-Public projects: 130,000 SDRs (approximately $168,600)

-Private projects: 30 million yen (approximately $280,000)

For procurement of construction services

-Public and private projects: 700 million yen (approximately $6,542,000)

For procurement of design and consulting services

-Public and private projects: 25 million yen (approximately $233,000)

For procurement of a combination of design and consulting services with the supply, manufacture and/or installation of goods

-Public and private projects: 700 million yen (approximately $6,542,000)

Procurement Procedures

The following is a summary of the procurement procedures described in the Major Projects Arrangements. (NOTE: In some cases involving the supply of services for public MPA projects, the procurement procedures in the 1994 Public Works Agreement will apply instead of the MPA procedures. The exporter's guide to the Public Works Agreement describes that Agreement's procurement procedures. Suppliers should determine which procedures are applicable in their particular case.)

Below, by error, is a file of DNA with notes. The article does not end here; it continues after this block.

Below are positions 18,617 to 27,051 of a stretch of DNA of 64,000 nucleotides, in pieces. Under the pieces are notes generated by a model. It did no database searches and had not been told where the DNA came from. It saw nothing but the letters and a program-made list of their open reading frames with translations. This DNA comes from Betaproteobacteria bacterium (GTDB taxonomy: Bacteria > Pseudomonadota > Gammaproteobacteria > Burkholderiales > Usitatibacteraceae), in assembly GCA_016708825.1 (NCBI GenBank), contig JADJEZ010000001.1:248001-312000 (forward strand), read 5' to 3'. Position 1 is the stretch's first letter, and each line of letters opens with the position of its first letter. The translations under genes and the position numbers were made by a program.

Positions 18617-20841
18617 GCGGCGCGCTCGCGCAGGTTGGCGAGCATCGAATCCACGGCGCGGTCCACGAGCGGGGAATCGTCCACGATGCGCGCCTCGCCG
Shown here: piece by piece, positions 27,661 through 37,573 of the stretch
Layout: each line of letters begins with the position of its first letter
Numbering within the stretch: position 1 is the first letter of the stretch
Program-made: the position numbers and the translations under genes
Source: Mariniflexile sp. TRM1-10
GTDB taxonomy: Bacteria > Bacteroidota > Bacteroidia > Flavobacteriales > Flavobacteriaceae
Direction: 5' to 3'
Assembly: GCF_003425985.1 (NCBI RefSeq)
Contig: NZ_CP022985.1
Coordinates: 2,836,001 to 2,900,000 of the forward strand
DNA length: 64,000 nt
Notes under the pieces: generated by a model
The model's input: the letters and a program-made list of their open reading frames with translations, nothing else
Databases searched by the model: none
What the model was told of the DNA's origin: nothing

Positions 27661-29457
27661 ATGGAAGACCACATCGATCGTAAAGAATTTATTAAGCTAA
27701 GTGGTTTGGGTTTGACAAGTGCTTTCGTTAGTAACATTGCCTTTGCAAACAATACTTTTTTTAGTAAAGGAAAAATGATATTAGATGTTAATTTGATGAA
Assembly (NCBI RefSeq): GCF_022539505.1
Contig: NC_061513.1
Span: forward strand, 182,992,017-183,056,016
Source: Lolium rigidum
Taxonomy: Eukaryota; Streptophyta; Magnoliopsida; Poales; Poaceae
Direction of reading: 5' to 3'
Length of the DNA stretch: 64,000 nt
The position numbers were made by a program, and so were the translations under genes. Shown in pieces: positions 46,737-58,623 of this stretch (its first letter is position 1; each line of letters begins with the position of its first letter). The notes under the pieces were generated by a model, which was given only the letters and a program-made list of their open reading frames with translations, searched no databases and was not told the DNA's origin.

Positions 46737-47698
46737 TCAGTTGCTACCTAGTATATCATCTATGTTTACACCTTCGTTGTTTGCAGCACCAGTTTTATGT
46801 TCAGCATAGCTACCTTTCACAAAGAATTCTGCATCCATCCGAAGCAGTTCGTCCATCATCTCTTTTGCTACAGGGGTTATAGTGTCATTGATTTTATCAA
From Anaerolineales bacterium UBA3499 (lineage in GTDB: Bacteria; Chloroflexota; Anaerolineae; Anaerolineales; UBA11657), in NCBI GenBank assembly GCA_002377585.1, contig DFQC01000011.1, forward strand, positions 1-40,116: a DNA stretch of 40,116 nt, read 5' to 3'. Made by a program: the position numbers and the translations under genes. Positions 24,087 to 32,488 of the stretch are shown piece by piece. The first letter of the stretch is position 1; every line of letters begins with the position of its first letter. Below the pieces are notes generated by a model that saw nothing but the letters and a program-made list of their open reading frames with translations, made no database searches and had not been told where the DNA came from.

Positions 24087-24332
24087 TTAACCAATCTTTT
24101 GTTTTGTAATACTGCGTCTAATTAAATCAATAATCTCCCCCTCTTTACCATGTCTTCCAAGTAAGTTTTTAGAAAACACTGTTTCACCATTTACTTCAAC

To participate in public projects, potential suppliers of goods, construction services and design and consulting services must be registered in advance with the relevant procuring entity, which will rank them in accordance with factors listed in Annex D to the MPA.

Track I - Procurement of Goods. A notice that a procurement process has been initiated is published in one of Japan's daily industrial papers listed in Annex E. Key information in this notice must be stated in English. At the same time, information on the contract's terms and conditions and specifications is made available at the procuring entity's office or elsewhere as specified in the notice. Potential suppliers can then express interest in being designated for the submission of bids or cost estimates. The procuring entity is obliged to make these designations 30 days after the publication of the initial procurement notice. Potential suppliers are notified that they have been designated, and a list of designated suppliers is published in an industrial paper. Potential suppliers then have 40 days to submit bids or cost estimates. The contract is awarded to the firm that submits the lowest bid or cost estimate.